July 21 Guilty, your Honor
Inside, court came to order.
"Hear ye! Hear ye! This honorable branch of the Criminal court is now in session pursuant to adjournment," announced Court Clerk Scherer.
Judge Caverly spoke. "The case of the People against Nathan Leopold, Jr. and Richard Loeb."
Court Clerk Fred Scherer announced the defendants. "Nathan Leopld Jr and Richard Loeb!" As if on cue from a stage director, they appeared from the lockup. They were well groomed; natty, clean shaven with newly trimmed hair and cleanly brushed suits. They took in the courtroom, their audience, and took their seats behind the defense.
The play was about to begin.
"You may proceed, gentlemen," said Judge Caverly.
Clarence Darrow stirred. The Old Lion, as he would come to be called, rose from his seat. He was about to shock Chicago. "Your honor, these cases are set for this morning for any motions we might wish to make. I only want a few minutes' preliminary indulgence on this matter.
"Of course it is unnecessary to say that this case has given us many perplexities and sleepless nights. Nobody is more aware than we are of what this means and the responsibility that is upon us. We have sought to consider if from every standpoint. First, of course, from the interests of our clients. But I am sure that no one who knows the families of these defendants- or either Mr Benjamin Bachrach of his brother Walter Bachrach, who has been with us in this matter, or myself- will doubt for a minute that we have the deepest sympathy for every one of the families involved."
Earlier that morning, back in the Cook County jail, Leopold and Loeb each received visits from their brothers. They were both told by their older brothers that they must do what Mr Darrow said, that it was the only way. "Babe," Mike Leopold had said to Nathan, "I want you to promise me that you will do precisely what the lawyers tell you to do. Even, kid, if it seems to you that it is putting your head in the noose. We've talked it all out; we're all agreed. Do precisely what they tell you. Will you promise?"
A similar plea met Richard Loeb. Both agreed to do what they were told. Later, Dick and Nathan discussed it together. "What do you suppose it can be, Nate?" said Dick. "Why all the secrecy, do you suppose? And why send our brothers down in advance? Couldn't the lawyers have told us?"
"I've got a good guess, Dick," Nathan replied. "I think they want us to withdraw our please of not guilty and plead guilty."
"What else can it be? What other chance is there? They're surely not going to tell us to put on a bug act at this late date." Nathan had always said he and Dick were completely sane.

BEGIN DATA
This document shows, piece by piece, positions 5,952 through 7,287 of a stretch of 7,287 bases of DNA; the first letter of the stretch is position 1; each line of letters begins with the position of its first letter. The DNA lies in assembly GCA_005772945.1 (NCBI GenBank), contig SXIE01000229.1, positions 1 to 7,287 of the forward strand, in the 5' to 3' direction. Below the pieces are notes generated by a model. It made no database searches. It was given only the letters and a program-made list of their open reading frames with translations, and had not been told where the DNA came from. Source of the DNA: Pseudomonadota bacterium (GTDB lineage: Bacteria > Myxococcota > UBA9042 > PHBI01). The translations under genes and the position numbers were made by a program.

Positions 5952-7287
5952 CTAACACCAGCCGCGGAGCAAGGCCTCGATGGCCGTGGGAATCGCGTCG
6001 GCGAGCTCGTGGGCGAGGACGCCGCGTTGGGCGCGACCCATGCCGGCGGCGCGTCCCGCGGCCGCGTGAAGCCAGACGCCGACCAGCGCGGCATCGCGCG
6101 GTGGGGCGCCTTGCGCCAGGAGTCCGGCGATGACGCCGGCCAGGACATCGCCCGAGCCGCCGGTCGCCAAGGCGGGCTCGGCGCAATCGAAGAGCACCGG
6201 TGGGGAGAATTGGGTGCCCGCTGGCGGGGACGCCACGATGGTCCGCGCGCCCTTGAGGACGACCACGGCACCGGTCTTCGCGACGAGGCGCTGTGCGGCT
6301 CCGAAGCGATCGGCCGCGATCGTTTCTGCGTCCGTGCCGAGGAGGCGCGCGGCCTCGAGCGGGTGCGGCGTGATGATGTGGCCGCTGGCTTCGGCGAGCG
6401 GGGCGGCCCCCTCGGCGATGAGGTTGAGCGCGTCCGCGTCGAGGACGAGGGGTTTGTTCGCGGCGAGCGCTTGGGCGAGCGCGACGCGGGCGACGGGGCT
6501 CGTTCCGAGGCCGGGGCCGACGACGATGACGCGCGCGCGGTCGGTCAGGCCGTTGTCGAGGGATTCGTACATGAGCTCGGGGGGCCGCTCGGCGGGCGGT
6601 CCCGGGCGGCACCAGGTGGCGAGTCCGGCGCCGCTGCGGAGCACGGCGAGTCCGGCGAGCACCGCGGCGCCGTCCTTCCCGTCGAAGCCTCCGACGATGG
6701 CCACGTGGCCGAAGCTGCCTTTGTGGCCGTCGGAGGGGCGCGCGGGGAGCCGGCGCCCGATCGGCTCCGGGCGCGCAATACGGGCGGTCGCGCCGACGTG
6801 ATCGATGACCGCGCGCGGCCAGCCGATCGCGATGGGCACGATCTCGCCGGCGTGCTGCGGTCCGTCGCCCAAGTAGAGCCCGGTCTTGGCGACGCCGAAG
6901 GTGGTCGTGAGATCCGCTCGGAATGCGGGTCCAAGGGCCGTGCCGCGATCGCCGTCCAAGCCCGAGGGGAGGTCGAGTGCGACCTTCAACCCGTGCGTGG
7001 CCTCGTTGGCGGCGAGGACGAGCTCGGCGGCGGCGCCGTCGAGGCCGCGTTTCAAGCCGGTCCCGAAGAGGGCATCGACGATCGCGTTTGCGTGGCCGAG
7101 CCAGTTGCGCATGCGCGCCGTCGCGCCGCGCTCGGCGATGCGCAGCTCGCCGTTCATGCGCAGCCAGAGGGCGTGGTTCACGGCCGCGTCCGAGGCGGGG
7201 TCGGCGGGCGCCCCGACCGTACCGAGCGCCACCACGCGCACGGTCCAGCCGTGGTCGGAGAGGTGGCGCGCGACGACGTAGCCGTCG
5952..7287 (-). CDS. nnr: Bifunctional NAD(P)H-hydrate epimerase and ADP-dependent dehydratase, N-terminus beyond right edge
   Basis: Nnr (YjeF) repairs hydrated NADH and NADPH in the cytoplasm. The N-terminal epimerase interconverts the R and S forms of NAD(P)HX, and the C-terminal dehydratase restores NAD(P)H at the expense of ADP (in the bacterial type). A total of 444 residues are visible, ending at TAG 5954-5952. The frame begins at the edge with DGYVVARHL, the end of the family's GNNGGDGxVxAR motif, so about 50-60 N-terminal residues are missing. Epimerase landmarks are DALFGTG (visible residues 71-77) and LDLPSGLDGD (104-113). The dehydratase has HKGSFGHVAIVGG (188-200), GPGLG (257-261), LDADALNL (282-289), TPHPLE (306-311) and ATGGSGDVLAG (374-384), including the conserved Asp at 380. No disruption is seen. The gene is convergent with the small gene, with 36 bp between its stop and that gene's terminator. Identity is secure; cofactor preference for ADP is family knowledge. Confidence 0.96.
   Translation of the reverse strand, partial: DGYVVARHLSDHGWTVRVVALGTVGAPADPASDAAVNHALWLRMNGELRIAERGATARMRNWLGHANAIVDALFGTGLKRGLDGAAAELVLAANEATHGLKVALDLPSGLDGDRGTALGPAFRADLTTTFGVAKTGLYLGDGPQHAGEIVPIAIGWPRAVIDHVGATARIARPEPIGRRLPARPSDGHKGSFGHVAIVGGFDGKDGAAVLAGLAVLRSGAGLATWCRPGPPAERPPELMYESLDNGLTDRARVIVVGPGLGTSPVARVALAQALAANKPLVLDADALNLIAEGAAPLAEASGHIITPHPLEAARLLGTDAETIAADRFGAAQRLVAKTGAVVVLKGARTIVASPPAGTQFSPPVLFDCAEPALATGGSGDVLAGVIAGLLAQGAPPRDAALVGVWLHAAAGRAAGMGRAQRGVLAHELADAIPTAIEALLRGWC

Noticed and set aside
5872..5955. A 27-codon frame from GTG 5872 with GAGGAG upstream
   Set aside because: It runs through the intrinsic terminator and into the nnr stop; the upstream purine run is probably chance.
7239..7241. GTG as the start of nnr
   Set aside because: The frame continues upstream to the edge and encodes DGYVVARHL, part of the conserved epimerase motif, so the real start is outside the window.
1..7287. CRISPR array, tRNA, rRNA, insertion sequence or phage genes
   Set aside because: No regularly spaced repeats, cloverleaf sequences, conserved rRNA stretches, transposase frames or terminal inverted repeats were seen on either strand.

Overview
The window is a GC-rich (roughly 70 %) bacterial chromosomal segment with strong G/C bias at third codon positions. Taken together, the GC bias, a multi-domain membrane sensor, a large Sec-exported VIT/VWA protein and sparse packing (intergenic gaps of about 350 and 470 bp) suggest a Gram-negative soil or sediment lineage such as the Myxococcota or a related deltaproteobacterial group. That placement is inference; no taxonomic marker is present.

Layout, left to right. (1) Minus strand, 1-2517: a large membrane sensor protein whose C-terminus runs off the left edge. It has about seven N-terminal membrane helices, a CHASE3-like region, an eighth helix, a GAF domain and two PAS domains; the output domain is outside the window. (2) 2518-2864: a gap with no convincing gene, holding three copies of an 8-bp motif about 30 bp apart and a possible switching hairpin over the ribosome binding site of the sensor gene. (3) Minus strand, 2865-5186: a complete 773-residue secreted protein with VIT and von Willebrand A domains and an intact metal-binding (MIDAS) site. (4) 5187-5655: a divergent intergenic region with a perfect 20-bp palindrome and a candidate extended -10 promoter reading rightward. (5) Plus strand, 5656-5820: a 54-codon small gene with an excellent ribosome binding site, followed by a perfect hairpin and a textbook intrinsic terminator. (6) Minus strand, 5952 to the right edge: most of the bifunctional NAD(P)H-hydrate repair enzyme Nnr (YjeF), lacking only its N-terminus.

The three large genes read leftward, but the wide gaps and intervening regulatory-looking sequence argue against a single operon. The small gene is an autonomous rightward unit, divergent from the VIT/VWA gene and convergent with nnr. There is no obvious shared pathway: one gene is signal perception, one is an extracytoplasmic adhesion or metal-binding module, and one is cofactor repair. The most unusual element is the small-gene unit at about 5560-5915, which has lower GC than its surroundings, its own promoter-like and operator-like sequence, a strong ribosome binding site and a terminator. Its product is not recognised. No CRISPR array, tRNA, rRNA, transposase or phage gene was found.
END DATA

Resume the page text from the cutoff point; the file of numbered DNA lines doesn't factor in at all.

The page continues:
In front of the packed courtroom, Judge Cavelry, State's Attorney Crowe, their families, and countless reporters, photographers and newspapermen, the Not Guilty plea was withdrawn and Nathan Leopold, in a low distinct voice, and Richard Loeb, without a show of emotion, both pleaded Guilty to kidnaping for ransom and the murder of Bobby Franks.
Court was scheduled to reconvene Wednesday, July 23.
Because Leopold and Loeb had confessed, and then led the State's Attorney along on a self incriminating field trip to gather up every remaining piece of evidence, complete with running narrative provided by newspapermen who went along on these "outings", when it came time to defend the boys, the defense had basically only two choices; insanity, or guilt.
And from the moment they confessed, the insanity defense was anticipated and prepared for. State's Attorney Crowe, while the boys were still in his custody and unable to see counsel, retained a panel of alienists to examine them, to deem them sane. On Sunday, June 1st, the doctors arrived. Their "examination" lasted until 6:30 that afternoon. Dr Archibald Church, Dr Hugh Patrick, and Dr William Krohn sat around the table in the State's Attorney's office that Sunday afternoon. They listened as Richard recounted the story of the crime. They listened as Nathan interrupted. They listened as Richard and Nathan argued over the streets they took, where a phone booth was, and, oh yes, who was driving.
Likewise, as soon as the boys were sent to the Cook County jail, and allowed to see counsel, they too, began acquiring a formidable list of experts to examine the boys. The insanity defense was discussed by Darrow and by the newspapers. Reporters would comment on every new alienist that traveled to Chicago to examine the boys.
Next; The Trial Begins.
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